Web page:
7. Ventilate at Risk Areas
Basements, attics, and crawl spaces are the best areas for little black bugs to live and breed. Make sure these parts of your home are well ventilated to prevent moisture build-up and to keep bugs out.
Conclusion – Little Black Bugs in House
There are many different types of little black bugs in our homes that we can’t see with our eyes. Understanding what they look like, how they live, eat, and breed can help set up better controls to safeguard our homes.
To summarize, here are the little black bugs in the house that we typically see:
- Carpet Beetles – Feeds on fibers, hairs, and cereals but are generally harmless to humans.
- Grain Insects – Destroys flours and grains by laying eggs on them.
- Fleas – Harmful to both pets and humans, causes pain and discomfort through bites.
- Pill Bugs – Love moist outdoor areas and live in colonies of thousands.
- Centipedes – Help eliminate other little black bugs in the house, although creepy in appearance.
There are more of these little black bugs in the house, and it is wise to do your research first before trying to get rid of a huge colony inside your cupboard. You can always go for a chemical-based product to exterminate these pests, but if you have pets or kids in the house, this option might not be the best idea.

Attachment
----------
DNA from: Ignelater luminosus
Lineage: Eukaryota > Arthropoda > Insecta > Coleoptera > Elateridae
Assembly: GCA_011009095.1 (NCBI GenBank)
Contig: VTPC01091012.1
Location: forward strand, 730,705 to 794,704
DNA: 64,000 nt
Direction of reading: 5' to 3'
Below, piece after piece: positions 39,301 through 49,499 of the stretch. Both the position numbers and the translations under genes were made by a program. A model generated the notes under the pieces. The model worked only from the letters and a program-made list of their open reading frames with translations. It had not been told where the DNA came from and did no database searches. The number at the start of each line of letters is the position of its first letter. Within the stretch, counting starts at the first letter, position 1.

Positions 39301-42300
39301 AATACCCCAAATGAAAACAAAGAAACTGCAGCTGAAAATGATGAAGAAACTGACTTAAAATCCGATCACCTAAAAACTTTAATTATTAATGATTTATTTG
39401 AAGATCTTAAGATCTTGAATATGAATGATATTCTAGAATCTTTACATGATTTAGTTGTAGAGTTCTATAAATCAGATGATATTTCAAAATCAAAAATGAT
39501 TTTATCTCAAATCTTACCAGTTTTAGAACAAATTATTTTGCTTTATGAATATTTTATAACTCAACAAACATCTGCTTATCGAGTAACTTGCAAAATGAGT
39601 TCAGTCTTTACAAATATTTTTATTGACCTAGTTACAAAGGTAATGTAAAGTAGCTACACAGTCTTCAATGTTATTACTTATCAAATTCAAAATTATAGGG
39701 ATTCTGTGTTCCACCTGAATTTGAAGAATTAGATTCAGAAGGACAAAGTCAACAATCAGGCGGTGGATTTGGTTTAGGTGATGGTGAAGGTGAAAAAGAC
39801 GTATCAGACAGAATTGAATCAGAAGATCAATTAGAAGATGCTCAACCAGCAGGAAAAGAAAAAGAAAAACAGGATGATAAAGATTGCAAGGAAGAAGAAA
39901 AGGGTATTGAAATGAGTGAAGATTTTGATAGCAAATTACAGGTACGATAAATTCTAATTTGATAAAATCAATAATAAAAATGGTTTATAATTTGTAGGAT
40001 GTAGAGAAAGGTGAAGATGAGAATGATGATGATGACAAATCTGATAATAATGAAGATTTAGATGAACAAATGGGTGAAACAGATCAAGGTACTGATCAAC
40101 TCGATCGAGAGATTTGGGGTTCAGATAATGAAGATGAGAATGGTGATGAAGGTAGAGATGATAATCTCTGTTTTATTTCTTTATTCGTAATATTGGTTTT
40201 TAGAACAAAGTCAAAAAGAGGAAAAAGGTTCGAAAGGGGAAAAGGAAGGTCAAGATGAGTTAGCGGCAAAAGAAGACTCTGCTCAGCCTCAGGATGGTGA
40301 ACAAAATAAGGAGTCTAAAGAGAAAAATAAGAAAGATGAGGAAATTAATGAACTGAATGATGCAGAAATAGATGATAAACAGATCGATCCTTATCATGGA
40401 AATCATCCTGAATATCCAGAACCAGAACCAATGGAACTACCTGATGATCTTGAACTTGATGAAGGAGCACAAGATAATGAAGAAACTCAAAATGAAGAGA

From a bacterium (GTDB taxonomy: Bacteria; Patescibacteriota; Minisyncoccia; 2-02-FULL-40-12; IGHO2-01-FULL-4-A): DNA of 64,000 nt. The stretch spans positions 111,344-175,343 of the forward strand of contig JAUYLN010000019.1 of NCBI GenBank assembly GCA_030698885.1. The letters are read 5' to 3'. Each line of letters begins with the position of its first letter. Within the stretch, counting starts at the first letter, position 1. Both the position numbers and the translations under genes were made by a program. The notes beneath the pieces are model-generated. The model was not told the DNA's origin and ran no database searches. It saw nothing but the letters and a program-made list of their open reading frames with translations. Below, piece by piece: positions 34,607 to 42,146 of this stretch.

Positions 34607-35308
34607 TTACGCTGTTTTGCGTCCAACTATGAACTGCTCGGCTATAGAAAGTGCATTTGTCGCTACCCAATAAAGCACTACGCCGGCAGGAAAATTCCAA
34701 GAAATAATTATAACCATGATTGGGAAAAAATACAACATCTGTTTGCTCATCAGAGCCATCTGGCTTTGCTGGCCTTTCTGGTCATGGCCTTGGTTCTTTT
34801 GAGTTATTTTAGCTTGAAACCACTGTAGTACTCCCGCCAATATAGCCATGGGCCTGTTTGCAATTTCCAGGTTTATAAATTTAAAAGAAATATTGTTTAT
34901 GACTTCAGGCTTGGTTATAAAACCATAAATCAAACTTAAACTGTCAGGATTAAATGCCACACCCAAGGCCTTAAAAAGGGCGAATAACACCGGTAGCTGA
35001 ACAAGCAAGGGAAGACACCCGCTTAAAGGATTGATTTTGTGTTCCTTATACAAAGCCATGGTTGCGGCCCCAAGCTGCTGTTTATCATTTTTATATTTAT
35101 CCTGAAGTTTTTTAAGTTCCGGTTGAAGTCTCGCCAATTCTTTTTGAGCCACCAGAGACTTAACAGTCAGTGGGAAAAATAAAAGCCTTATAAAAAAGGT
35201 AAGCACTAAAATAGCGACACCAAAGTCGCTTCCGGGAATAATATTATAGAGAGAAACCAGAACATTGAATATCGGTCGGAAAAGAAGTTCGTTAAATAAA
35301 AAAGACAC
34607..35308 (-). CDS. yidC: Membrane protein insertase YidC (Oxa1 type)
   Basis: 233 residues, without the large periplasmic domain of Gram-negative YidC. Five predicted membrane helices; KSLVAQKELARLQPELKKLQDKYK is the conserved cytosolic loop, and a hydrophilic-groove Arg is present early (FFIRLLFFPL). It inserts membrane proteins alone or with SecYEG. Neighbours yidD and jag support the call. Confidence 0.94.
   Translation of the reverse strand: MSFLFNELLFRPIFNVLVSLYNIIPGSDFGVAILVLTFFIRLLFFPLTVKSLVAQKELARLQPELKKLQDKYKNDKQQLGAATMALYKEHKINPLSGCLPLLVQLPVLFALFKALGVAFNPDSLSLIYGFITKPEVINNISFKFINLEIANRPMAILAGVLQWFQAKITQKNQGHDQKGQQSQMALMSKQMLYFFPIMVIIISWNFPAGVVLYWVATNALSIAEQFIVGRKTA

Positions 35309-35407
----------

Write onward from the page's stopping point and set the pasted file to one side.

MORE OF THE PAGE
You can also call a professional pest control company, especially when the bug infestation is already out of control. It will cost you money, of course, and probably time away from your home if the whole house needs to be cleaned. A professional pest control visit costs an average of $300 to $550. If you have the money, this could be your best option.
But if the little black bugs in your house are still controlled, you can try any of these easy, safe, and chemical-free options:
- Clean out your food pantry and get rid of old, damaged products, especially cereals, flours, and grains.
- Tidy up your closets and dressers periodically so as not to encourage bugs to breed and feed on clothing.
- Use diatomaceous earth (DE), a substance safe to humans and pets but very deadly to little bugs.
- Try natural oils like peppermint and neem oil.
- Get rid of stagnant water from all areas in your home.
- Ensure proper ventilation of the dark areas in your house, such as attics, basements, and crawl spaces.
The key is to keep your home clean and tidy always as little black bugs in house thrive mostly in dirty and disorganized spaces. Schedule clean-ups periodically and make sure to throw out expired, old, and damaged goods. They can be the breeding grounds for more of these little black bugs.